By Peter L Duren; Richard Askey; Uta C Merzbach; Harold M Edwards

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Furthermore, let m denote the number of edges of G, and let f denote the number of disjoint regions in R2 whose boundaries are the edges of G. Then, n − m + f = 2. Consequently, if n ≥ 3, then m ≤ 3(n − 2). 1. The following identities hold: i) Let 0 ≤ k ≤ n. Then, ii) Let 1 ≤ k ≤ n. Then, k n k = n k =n n . n−k n−1 . k−1 15 PRELIMINARIES iii) Let 2 ≤ k ≤ n. Then, n k k(k − 1) = n(n − 1) n−2 . k−2 iv) Let 0 ≤ k < n. Then, n k (n − k) =n n−1 . k v) Let 1 ≤ k ≤ n. Then, n k = n−1 n−1 + . k k−1 vi) Let 0 ≤ m ≤ k ≤ n.

R R Furthermore, if x1 ≤ x2 and x2 ≤ x3 , then, since R is transitive, it follows that R x1 ≤ x3 . 9. Let “≤” be a partial ordering on X. Then, the following terminology is deﬁned: i) Let S ⊆ X. Then, y ∈ X is a lower bound for S if, for all x ∈ S, it follows R that y ≤ x. ii) Let S ⊆ X. Then, y ∈ X is an upper bound for S if, for all x ∈ S, it follows R that x ≤ y. iii) Let S ⊆ X. Then, y ∈ X is the least upper bound lub(S) for S if y is an upper bound for S and, for all upper bounds x ∈ X for S, it follows that R y ≤ x.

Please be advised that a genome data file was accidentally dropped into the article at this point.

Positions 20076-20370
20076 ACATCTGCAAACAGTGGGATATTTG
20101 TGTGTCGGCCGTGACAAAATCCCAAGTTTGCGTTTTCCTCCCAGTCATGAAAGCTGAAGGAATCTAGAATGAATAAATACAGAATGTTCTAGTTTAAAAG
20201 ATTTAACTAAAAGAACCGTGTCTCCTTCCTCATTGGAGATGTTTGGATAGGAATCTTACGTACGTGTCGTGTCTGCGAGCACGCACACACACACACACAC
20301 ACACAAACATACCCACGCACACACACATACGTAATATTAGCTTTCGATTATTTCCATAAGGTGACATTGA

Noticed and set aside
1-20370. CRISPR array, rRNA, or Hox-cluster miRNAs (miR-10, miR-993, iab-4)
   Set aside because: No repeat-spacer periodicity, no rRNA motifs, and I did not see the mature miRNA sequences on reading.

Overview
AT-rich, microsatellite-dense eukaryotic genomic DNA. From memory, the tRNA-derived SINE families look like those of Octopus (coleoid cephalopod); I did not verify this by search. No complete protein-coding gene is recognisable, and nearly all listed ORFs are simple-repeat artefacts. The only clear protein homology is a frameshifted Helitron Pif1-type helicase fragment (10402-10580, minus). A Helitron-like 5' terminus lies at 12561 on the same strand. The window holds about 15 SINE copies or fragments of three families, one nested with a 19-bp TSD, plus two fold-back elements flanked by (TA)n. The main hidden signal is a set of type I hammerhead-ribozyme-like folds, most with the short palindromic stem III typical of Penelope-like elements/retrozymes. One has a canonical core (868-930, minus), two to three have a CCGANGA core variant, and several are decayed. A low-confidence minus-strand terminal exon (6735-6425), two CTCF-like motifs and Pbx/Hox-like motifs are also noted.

Then, “⊂” and “⊆” are transitive relations on X, and “⊆” is a partial ordering on X. 1. Let G = (X, R) be a graph. Then, the following statements hold: i) R is the graph of a function on X if and only if every node in X has exactly one child. Furthermore, the following statements are equivalent: ii) R is the graph of a one-to-one function on X. iii) R is the graph of an onto function on X. iv) R is the graph of a one-to-one and onto function on X. v) Every node in X has exactly one child and not more than one parent.